Polyform HTM-2 Hole Through Middle Fenders
The Polyform HTM-2 Hole Through Middle Fender was designed to provide maximum protection in a wide variety of applications.
- Even Wall Thickness For Maximum Strength
- Molded In Ribs For Strength And Abrasion Resistance
- Reinforced Tube Ends
|HTM-2-BLUEWO||HTM-2 Hole Through Middle Fender, 8 x 20, Blue|
|HTM-2-WHITEWO||HTM-2 Hole Through Middle Fender, 8 x 20, White|
|HTM-2-BLACKWO||HTM-2 Hole Through Middle Fender, 8 x 20, Black|
Vertical ribs for extra protection, reinforced tube ends to prevent lines from being pulled through if the fender gets caught in a tight spot, and extra wall thickness to resist punctures and tears are just a few of the features this high quality fender has to offer. Like our G-Series, this style fender is available in fourteen colors, ready to beautify as well as protect your boat.
In The News
Recent research from a University of Guelph (U of G) team reveals that warmer temperatures caused by climate change are forcing species to alter their behavior, causing food webs in Ontario lakes to transform. As temperatures warm, larger species hunt new prey in deeper waters, changing the ways nutrients and energy flow in lakes and triggering a “rewiring” of food webs.
Dr. Timothy Bartley , study lead author and a post-doctoral researcher in the U of G's Department of Integrative Biology , spoke to EM about the work .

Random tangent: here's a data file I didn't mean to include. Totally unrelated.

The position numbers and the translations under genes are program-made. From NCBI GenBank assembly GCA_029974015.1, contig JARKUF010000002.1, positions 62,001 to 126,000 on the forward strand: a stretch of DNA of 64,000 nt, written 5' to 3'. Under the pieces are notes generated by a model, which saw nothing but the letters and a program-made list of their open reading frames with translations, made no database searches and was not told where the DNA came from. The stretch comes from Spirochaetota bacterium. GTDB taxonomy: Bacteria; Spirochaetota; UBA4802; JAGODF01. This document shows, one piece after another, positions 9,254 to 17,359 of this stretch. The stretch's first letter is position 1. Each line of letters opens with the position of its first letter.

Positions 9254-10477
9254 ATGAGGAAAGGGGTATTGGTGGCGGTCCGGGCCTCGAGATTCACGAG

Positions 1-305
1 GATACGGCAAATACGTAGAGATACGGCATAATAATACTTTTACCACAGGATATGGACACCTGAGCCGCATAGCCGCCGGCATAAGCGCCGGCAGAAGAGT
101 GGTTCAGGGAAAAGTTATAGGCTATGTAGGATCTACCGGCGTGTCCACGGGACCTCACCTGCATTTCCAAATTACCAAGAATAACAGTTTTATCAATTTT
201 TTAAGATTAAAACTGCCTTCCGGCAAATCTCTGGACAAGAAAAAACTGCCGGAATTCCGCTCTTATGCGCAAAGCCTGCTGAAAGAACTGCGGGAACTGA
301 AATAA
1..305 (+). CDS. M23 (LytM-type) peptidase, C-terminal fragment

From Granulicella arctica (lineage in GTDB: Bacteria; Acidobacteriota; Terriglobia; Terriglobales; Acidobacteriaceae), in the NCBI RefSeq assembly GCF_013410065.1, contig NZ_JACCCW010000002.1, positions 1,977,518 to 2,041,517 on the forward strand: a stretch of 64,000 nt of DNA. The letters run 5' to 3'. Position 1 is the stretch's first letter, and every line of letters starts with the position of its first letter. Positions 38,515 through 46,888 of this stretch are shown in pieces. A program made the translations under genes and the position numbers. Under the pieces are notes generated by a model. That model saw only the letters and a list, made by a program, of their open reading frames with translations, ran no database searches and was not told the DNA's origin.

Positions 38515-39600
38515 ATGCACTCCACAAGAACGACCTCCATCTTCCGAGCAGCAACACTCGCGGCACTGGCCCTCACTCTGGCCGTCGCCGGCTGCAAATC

“I got started on this when I first began graduate school and joined an ongoing project, which was a collaboration with the Ontario Ministry of Natural Resources and Forestry ,” explains Dr. Bartley.Read More
Some of the most interesting data in the world of river and stream monitoring come at times when it's practically impossible to capture—during extreme weather events, for example. Timing alone makes capturing unusual events a challenge, and these kinds of issues have prompted researchers to use classic monitoring data along with new technologies to develop and improve hydraulic modeling for estimating river flows.
Steven Lyon , a Conservation Scientist with The Nature Conservancy, Professor at Stockholm University and Associate Professor at The Ohio State University, spoke with EM about the research .Read More
Cornell University Biological Field Station at Shackelton Point: Monitoring New York’s Largest Interior Lake for Sixty Years
Lars Rudstam, Professor of Aquatic Science at Cornell and Director of the Cornell University Biological Field Station at Shackelton Point, says that he has long held an interest in lakes in general, so naturally the Great Lakes, the largest freshwater lake system in the world, have held a fascination for him for many years. He also works on Oneida Lake, the largest lake wholly inside New York. Oneida Lake waters, traveling from the Lake to the Oneida River, then to the Oswego River, ultimately flow into Lake Ontario. “In addition to lakes in general and the Great Lakes, I have been especially interested in the impressive data series that has been collected for Oneida Lake,” Rudstam notes.Read More